Warren Buffet likes to invest in companies with a competitive moat. That is, their product, service or brand name presents competitors with significant barriers/problems in order to compete.
Software developers are constantly under pressure- Pressure from competitors in their market space, from customers with “special needs” and from their own company to produce the next “best” version of their product.
By integrating a payment processing solution that will offer end users the ability to debit (or credit) checking, savings or credit card accounts AND provide methods to automatically post and reconcile payments your company can build its own moat. Consider the alarm monitoring company who is choosing from four vendors to manage their 5000 clients. Your company is the only one that offers the ability to collect payments from these customers and post payments automatically. Who will they choose? Imagine you are competing against the company that can do those things. Clearly you can distinguish your company from those in your market space. Developers constantly are looking for upgrades to make their product better and stay one step ahead.
A second compelling benefit to the developer is the potential to generate a recurring transaction based revenue stream. End users pay per transaction performed. Through a partnership with the TPP you have the potential to see a portion of these fees. You can quickly recoup development time and produce a reliable ancillary income stream.
What Can A Business Use ACH Processing For?
• Recurring Payments: Automate the task of collecting or making a recurring payment.
- Automatically electronically draft a customer’s checking or savings account on a monthly, bi-monthly or other time frame.
• One-time payments: Accept a payment via the phone or fax and electronically have funds withdrawn from the customer account and deposited into a specified account.
• Processing Pay-Outs: Pay suppliers, affiliates or bills you can make these payments electronically and automatically.
• Direct Deposit: Employees can be paid electronically.
• Mailed Payments: New NACHA (www.nacha.org) rulings allow the conversion of a mailed payment into an electronic transaction. No more bank trips. Conventional lockbox (mailed payment processing) transactions can also be converted to electronic transactions)
A one platform solution for processing both ACH (checking, savings account debits) and credit card transactions offers considerable time and development costs as opposed to distinct processing paths.
Transactions may be processed in batch mode or live (singletons). Batch mode might be used for recurring monthly billing cycles. Live processing would be used for a one-time debit (eg check or credit card by phone) where an authorization was required.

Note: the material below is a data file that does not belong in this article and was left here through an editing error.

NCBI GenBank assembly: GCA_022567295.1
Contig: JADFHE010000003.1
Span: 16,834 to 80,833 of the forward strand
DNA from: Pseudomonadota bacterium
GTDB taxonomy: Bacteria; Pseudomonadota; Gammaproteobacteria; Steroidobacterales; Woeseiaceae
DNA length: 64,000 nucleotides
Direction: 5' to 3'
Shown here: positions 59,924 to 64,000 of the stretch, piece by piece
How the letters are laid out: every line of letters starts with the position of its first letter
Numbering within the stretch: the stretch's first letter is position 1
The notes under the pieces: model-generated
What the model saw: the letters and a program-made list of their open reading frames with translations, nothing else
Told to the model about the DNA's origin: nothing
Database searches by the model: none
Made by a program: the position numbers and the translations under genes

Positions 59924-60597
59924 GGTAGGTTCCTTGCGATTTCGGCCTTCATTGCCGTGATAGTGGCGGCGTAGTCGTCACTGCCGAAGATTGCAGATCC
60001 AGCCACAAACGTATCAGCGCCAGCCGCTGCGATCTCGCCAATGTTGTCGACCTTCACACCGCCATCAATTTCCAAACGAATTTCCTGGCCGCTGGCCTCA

Batch transactions may be uploaded via secure FTP and reporting pulled down in much the same way. There are options for uploading transaction data but are typically specific to the Third Party Processor. The raw reporting pulled back via the FTP mechanism may then be parsed out to update the client’s accounting package. This becomes a serious time savings tool that clients quickly learn to love.
Live Transaction Processing Overview
There are many different ways to integrate but all methods utilize the industry standard Secure Socket Layer protocol (SSL). Most if not all (.Net/ASP/Java/Perl/PHP etc) programming methods are supported. If you do not see a preferred method here the TPP in all likelihood can meet your needs.
Secure Socket Layer (SSL)
SSL is the industry standard for data encryption over the internet. Browsers use SSL for secure websites. The way SSL works is that the server (i.e. website) has a “secure certificate” from a trusted authority (i.e. Verisign) that the client (i.e. browser) can verify. Websites without a secure certificate cannot publish secure pages (see SCI below). All the integration options utilize SSL for secure communications between the developer and processing servers.
Direct Socket Integration
This method connects the merchant directly to transaction processors via an SSL socket connection. This delivery method is very simple. Once the SSL library is initialized, the messages are written and read as with normal socket operations. The messages are typically in plain ASCII and delimited by newline characters. A new connection is required for each transaction. It can be used in any environment in which SSL sockets are available (either natively or through third party API’s).
XML Web Service
Developers will use XML standards and use the TPP’s guidelines.
The COM Object is available to those in the Windows environment. It is a standard, registered Windows COM object that handles the (secure) transport of the authorization message and returns the response message to the caller. It actually connects to the Payments Gateway web server (sending a secure HTTP POST similar to that described in the next section). Code examples typically are included with the object’s DLL files. It can be used in the Windows environment via Visual Basic, ASP or any other platform that is COM-capable.
This method uses a secure HTTP POST operation to transfer the message data. It is useful as many environments now have secure HTTP libraries built in (as opposed to SSL socket libraries). The POST itself will consist of the messages name/value pairs (i.e. pg_merchant_id=99999) delimited by ampersands. The response can be returned as a (non-HTML) newline delimited message or as an HTML GET statement (with ampersand delimited name/value
pairs). It can be used in any environment that supports secure HTTP operations (either natively or through third party APIs).
Secure Certificate-Less Integration (SCI)
This is the method of last resort for those merchants that do not have a secure certificate (and thusly cannot collect payment information on their own). They collect the order information and forward their customers to our secure payment pages to complete the transaction. The simple linking method used to do this in the past has been scrapped because of security concerns. SCI uses a secure certificate to provide secure communications between the merchant and TPP. It is a little convoluted, but protects the customer’s financial data and the merchant’s transactional integrity. Again, this is a method of last resort. It is preferable that the merchant obtain a secure certificate, collect their own payment information and use DSI or the COM object.
Overview of ACH Processing